Date: 11/21/20 3:46 pm From: Alvaro Jaramillo <chucao...> Subject: Re: [pen-bird] Glaucous Gull San Gregorio etc.
Joe It is a classic Red-winged behavior, it seems to me that Tricolored blackbirds are mixed but in general I see a preponderance of males on the coast. Yellow-headed Blackbirds also segregate, it would be interesting to see what Great-tailed Grackles do in areas where they are common. The reason is that sexual size dimorphism may be one of the factors in sex segregated flocks. Certainly oropendolas in the Neotropics segregate during the non-breeding season, and they have the largest size dimorphism of any bird. Great-tailed grackles are not too far behind. Alvaro
-----Original Message----- From: <peninsula-birding...> <peninsula-birding...> On Behalf Of susan hons via groups.io Sent: Saturday, November 21, 2020 3:23 PM To: Joe Morlan <jmorlan...>; <peninsula-birding...> Subject: Re: [pen-bird] Glaucous Gull San Gregorio etc.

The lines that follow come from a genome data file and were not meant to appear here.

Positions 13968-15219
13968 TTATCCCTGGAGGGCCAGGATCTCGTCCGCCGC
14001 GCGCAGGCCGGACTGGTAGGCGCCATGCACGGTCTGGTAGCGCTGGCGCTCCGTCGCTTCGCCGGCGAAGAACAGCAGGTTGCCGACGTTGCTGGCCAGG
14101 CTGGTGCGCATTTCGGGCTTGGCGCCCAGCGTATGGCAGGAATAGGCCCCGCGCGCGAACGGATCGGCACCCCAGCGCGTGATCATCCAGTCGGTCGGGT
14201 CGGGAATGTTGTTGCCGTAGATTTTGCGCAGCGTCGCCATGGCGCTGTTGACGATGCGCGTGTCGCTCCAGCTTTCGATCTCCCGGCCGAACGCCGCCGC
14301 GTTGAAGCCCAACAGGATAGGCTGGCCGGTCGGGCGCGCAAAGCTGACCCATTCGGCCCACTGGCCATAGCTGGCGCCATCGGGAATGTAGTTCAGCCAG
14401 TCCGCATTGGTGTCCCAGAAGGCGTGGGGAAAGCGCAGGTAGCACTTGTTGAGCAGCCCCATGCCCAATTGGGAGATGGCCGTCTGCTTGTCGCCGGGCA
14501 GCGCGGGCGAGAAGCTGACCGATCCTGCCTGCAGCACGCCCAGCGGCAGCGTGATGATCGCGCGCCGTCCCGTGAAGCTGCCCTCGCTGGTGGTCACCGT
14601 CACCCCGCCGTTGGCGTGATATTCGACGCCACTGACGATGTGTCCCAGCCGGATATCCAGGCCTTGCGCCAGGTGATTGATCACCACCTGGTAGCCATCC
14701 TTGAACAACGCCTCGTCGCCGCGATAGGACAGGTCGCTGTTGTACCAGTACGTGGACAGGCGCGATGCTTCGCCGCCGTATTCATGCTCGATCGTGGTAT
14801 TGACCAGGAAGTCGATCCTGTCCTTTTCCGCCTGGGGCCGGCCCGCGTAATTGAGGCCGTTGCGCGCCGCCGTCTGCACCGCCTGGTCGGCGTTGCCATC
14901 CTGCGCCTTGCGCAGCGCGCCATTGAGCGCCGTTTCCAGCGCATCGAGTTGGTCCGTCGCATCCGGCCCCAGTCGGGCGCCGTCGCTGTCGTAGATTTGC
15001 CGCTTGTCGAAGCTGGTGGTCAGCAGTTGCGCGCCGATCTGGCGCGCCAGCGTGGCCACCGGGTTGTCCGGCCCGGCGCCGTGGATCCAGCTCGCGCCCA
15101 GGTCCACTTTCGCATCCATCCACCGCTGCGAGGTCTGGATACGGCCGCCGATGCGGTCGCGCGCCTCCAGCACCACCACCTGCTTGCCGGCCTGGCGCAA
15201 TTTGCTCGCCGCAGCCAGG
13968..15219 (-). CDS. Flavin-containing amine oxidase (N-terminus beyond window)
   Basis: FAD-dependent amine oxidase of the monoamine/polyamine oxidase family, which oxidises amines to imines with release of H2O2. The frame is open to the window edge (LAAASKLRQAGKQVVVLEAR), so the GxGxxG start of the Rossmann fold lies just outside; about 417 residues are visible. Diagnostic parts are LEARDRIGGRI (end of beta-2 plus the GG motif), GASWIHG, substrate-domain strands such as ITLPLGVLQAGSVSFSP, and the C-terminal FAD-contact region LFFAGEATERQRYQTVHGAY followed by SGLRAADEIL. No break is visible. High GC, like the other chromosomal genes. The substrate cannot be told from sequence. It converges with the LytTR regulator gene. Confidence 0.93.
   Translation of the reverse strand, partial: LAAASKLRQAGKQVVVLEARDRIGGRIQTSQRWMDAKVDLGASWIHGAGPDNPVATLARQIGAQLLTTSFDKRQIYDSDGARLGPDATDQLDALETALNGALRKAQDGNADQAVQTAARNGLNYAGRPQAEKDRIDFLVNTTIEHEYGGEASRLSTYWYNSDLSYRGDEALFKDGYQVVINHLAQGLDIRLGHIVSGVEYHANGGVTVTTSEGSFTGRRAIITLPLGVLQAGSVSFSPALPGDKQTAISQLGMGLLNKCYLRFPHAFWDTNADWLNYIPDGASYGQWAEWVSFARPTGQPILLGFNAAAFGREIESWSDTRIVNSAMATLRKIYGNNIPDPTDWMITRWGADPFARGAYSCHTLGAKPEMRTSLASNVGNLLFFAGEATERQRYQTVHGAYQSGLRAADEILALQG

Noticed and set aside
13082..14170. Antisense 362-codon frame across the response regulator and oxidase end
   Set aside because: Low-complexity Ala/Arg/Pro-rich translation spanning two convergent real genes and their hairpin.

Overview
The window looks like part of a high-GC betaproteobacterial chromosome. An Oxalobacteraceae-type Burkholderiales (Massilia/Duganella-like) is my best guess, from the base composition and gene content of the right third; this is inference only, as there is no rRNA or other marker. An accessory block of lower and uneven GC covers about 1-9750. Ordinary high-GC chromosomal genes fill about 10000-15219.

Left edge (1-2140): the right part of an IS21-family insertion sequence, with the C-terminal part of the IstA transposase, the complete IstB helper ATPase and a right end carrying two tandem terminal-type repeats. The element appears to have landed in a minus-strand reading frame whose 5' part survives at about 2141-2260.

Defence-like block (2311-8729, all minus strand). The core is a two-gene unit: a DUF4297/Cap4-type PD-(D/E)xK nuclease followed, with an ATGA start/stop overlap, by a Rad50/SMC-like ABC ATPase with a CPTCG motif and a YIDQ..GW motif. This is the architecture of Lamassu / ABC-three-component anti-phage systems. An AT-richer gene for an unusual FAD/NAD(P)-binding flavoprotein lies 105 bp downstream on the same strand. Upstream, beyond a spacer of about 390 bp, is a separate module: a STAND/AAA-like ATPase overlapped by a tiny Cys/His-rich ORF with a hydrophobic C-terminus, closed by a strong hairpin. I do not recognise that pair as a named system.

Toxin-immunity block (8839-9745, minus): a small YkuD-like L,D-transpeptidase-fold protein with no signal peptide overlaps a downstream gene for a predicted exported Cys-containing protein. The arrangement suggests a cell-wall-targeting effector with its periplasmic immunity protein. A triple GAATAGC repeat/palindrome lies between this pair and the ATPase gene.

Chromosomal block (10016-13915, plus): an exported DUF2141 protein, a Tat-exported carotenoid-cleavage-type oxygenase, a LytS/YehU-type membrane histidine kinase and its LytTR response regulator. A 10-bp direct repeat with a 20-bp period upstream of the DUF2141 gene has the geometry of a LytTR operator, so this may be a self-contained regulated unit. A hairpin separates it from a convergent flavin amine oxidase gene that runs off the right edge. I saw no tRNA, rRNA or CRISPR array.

> On Nov 21, 2020, at 3:14 PM, Joe Morlan <jmorlan...> wrote: > > Al, > > Do Tricolored Blackbirds also segregate into single sex flocks or is > it just Red-wings that do that? > > Thanks. > > On Thu, 19 Nov 2020 10:04:17 -0800, "Alvaro Jaramillo" > <chucao...> wrote: > >> I also have a Northwestern Red-winged Blackbird (subspecies caurinus) at the feeders in the backyard. These females are more streaked than our residents, and have much stronger rusty edging on the upperparts. Often they are in all female flocks around here, and only in winter. The males are not as common on the coast as the females, but they are frequent in the Central Valley in winter. Again, they segregate in winter into single sex flocks. > -- > Joseph Morlan, Pacifica, CA > > > > >